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The History of the British Coal Industry Volume 1 Before 1700
John Hatcher
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Martin Luther: His Road to Reformation 1483-1521
Martin Brecht
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Slips into the melodramatic

Neptune's Inferno: The U.S. Navy at Guadalcanal - James D. Hornfischer

I read this as part of the naval history kick that I've been on lately. For the most part I've been reading histories of the design and construction of warships, which has provided some interesting insights into geopolitics and the deterministic factors in the wars of the 20th century. With my reading narrowing to cruisers lately, I became more interested in reading about some of the campaigns in which they fought, which led me to this book.


What made this particular campaign so interesting was that it was simultaneously both a reversion to earlier forms of naval combat and a new type of warfare. The early battles of the war in the Pacific had already demonstrated the decisive role that air power was coming to play in naval battles. Yet air power still suffered from a number of limitations, most notably that the planes could only operate in daytime. This had the effect of shifting naval combat to night, when ships could operate free from fear of air attack. This pattern first emerged in the naval battles around the Solomons in the fall of 1942 where the heavy attrition in aircraft carriers suffered by both sides gave surface combatants greater reign. These battles were desperate and often confused affairs, with both sides literally operating in the dark when it came to their enemy's dispositions and position. Yet while the United States suffered proportionally heavier losses, their success in holding off Japanese bombardment and resupply efforts on Guadalcanal facilitated the eventual American victory there, beginning the long, bloody rollback of the Japanese empire.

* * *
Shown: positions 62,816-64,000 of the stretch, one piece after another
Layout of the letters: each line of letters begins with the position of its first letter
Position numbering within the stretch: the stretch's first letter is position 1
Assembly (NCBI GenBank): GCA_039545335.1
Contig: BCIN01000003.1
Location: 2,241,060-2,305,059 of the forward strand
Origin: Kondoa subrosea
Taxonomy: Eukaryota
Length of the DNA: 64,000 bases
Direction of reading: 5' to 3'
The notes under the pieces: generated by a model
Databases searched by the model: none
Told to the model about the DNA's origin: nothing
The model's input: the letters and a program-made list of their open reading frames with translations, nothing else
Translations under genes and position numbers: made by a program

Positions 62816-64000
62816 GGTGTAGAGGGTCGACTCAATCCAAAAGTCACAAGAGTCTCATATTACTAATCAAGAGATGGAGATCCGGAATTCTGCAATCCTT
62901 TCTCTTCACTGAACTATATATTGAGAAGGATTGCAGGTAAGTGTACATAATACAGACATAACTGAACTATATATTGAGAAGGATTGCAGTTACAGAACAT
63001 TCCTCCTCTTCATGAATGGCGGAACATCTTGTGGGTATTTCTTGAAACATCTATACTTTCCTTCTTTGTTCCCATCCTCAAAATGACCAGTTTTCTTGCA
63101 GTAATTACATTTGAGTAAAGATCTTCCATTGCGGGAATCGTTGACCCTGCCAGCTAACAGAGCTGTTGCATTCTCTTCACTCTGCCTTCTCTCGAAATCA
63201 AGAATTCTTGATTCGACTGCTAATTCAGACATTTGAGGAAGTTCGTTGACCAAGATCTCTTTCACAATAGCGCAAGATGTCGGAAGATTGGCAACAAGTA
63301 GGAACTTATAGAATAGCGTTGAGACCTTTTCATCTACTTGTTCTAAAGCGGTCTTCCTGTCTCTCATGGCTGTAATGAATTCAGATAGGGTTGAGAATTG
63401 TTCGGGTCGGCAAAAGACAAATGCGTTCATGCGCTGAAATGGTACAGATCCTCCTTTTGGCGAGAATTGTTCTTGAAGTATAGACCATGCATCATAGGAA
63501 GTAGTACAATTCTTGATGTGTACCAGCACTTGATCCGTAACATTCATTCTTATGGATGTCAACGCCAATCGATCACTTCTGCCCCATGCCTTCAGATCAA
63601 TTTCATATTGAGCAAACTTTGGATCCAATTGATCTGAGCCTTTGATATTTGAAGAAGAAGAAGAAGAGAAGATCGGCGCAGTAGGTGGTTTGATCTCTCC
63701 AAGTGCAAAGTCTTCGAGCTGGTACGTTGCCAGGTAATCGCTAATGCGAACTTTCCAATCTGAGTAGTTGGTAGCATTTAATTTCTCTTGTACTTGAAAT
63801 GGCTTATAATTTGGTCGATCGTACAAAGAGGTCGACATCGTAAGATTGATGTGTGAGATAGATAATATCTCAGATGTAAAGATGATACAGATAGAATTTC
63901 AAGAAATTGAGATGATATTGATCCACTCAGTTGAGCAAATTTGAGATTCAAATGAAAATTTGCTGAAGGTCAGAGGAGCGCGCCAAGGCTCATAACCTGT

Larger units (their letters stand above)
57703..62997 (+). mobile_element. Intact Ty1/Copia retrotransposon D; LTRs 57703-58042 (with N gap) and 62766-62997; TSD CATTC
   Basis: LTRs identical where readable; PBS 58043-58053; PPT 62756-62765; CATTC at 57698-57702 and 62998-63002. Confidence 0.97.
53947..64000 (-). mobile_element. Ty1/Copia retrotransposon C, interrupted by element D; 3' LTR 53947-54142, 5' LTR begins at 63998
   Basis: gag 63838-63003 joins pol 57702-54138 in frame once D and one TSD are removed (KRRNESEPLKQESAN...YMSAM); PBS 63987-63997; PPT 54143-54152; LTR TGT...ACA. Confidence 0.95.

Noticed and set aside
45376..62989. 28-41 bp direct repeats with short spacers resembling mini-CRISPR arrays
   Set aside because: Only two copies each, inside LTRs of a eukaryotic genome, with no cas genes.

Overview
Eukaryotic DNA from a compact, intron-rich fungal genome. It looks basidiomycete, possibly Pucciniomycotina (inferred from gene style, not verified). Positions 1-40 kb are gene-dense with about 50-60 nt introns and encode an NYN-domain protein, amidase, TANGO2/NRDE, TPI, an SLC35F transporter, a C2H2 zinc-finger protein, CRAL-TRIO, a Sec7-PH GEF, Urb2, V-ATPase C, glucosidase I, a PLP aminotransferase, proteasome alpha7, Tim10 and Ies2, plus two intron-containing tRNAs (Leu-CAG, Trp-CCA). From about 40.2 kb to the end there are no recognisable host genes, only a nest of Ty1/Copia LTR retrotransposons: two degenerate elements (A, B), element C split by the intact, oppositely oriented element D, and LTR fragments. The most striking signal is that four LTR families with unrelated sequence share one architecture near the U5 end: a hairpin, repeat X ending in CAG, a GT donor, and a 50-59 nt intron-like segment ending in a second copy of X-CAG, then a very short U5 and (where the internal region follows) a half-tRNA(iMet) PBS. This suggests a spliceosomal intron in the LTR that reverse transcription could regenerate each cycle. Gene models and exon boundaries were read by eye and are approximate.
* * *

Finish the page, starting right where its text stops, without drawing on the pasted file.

James Hornfischer describes all of this in a book that carefully reconstructs these naval actions and sets them in the context of larger operations. It's described with a high level drama that often reflects the tension and excitement many of these men felt as they found themselves thrust into a war to which they were still adjusting. Yet Hornfischer's writing often crosses the line from dramatic to melodramatic, as he strains to achieve eloquence through bombastic prose that can be overwrought. In this respect,  in attempting to achieve Homeric heights he comes across as hackneyed and overwrought. Nor does it help that Hornfischer's coverage is heavily weighted towards the American side, which is perhaps understandable given the weight of his sources but nonetheless imbalances his analysis. As a result, while an entertaining and often informative account of the battles, it falls short of being the epic, definitive account that the author so clearly aspires to write.